2 Reasons the Capitalism vs Socialism Debate Makes No Sense to Me

Now that Joe Biden has won the election, you’re probably gonna be hearing a lot of talk about socialism descending upon us. This post isn’t about defending socialism or about trashing capitalism. My goal isn’t to say that socialism is good, but that the conversation surrounding it is confusing. So here’s 2 reasons why the capitalism vs. socialism debate makes no sense to me…

  1. No one seems to know what socialism actually is
Confused Guy | Between Two Rocks

If you ask someone who hates socialism to give you an example of it, they’d probably list countries like Soviet Russia, China, and Cuba. But ask someone who likes socialism that same question and they’ll probably list things like Finland, Denmark or Bernie Sanders. Obviously all of these are radically different. So how can they all be the same thing?

Simply put, socialism is defined as an economic system where everything is owned and managed by the government. In its purest form, socialism does not work and has never worked. One notable example is the no-longer existing Soviet Union. While in theory it sounds nice to have everything owned by the government and hope that it would equally redistribute its resources so everyone would be on the same playing field, this doesn’t usually happen. The result is a massive gap between the poor masses and the rich few in government. 

So instead, some countries take some elements of socialism and mix them with capitalism so they can get the best of both worlds. This is what countries like Finland and Denmark do where they have universal healthcare and free education. The problem is that in all of these cases, the same word “socialism” is used. Technically speaking they’re all socialism, but different forms of them. The Soviet Union and Cuba are examples of Marxist-Lenin socialism while Finland and Denmark are examples of “social democracies”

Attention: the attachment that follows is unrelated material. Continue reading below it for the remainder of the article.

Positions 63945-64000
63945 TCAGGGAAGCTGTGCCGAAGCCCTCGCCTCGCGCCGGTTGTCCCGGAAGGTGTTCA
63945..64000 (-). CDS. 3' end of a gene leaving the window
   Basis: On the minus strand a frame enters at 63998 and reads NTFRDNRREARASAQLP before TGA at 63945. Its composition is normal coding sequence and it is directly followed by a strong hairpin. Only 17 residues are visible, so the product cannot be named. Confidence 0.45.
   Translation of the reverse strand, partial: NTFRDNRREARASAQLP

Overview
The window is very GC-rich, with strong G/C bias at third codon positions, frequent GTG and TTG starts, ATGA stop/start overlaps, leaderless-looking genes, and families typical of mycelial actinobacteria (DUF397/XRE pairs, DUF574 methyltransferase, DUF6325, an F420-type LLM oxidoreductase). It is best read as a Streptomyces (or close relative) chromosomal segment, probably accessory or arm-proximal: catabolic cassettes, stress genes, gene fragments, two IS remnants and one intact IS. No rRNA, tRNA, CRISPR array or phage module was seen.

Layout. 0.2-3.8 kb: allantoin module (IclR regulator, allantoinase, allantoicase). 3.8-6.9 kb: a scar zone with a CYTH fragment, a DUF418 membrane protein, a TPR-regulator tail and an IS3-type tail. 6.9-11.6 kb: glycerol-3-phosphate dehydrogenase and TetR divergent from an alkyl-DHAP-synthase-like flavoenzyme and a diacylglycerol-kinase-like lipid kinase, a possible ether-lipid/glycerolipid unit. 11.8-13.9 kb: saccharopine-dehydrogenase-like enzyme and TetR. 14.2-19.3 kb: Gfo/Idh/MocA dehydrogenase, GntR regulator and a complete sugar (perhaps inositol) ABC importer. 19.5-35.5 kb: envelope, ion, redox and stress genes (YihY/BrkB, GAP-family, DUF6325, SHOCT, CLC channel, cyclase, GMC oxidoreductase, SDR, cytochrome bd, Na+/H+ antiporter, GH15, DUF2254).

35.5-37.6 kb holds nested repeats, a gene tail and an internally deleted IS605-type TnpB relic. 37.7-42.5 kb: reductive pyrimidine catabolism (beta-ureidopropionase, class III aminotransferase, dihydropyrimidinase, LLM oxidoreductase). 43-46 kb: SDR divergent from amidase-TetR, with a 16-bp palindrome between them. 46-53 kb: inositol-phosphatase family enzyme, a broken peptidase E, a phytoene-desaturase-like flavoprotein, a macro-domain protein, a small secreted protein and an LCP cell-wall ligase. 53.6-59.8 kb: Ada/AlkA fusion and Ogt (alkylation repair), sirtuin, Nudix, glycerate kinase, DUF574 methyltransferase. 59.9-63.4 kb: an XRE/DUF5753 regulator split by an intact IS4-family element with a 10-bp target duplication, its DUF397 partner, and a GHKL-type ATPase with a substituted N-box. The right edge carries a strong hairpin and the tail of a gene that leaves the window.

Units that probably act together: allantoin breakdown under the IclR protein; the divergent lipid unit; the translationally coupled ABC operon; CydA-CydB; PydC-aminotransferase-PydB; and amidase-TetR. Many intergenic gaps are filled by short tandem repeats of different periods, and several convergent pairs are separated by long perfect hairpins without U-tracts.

So when capitalists talk about socialism eradicating private property, they’re talking about Marxist-Lenin socialism. When millennials talk about socialism being the answer to the evils of capitalism, they’re talking about a social democracy.

That being said, telling immigrants that Biden will make America like Cuba is irresponsible–because it’s not the same thing. Conversely, telling people that socialism is great because…well, Finland…is ignorant–because that’s not the full picture.

The reason this makes the debate not make sense is this. When pro-socialists use countries like Finland to defend their socialism, they don’t realize that Finland isn’t as socialist as they think. And when capitalists admit that Finland is great, but isn’t actually socialist, they don’t realize that it isn’t actually capitalist either. So at the end of the day the debate ignores the fact that these other countries are still doing something right that we’re not.

2. The U.S. isn’t actually capitalistic

Capitalism vs. Socialism: What's the Difference?

True capitalism is a free-market economy. This means that the government has no say in what businesses can and can’t do. In a purely capitalistic economy, businesses could literally get away with murder and the government couldn’t stop them. In fact, when capitalism first started in the U.S., it was built on child labor. Not only is this as dangerous as pure socialism, but this obviously isn’t what the U.S. has anymore. 

The U.S. isn’t a free-market but a mixed market. What this means is that some parts of our economy are controlled by the people and other parts are controlled by the government. So you can open your own hair salon and charge whatever you want and the government won’t stop you. But you still have to pay your hair dressers minimum wage. You can own a restaurant and charge whatever price you want for a burger. But the FDA will still have some say in what meat you put in that burger. All of this is fundamentally not capitalistic and, in fact, pretty socialist. But the reason it’s okay is because these elements are mixed. On their own they wouldn’t work, but together they do. Well…sort of.

The reason this makes the debate not make sense is that the U.S. isn’t just capitalistic—it’s a mix of capitalism and socialism, the very thing capitalists are against.

At the end of the day, whether you love socialism or hate it, my hope is that from now on you’d have a better idea of what you mean when you say you hate it or love it. 

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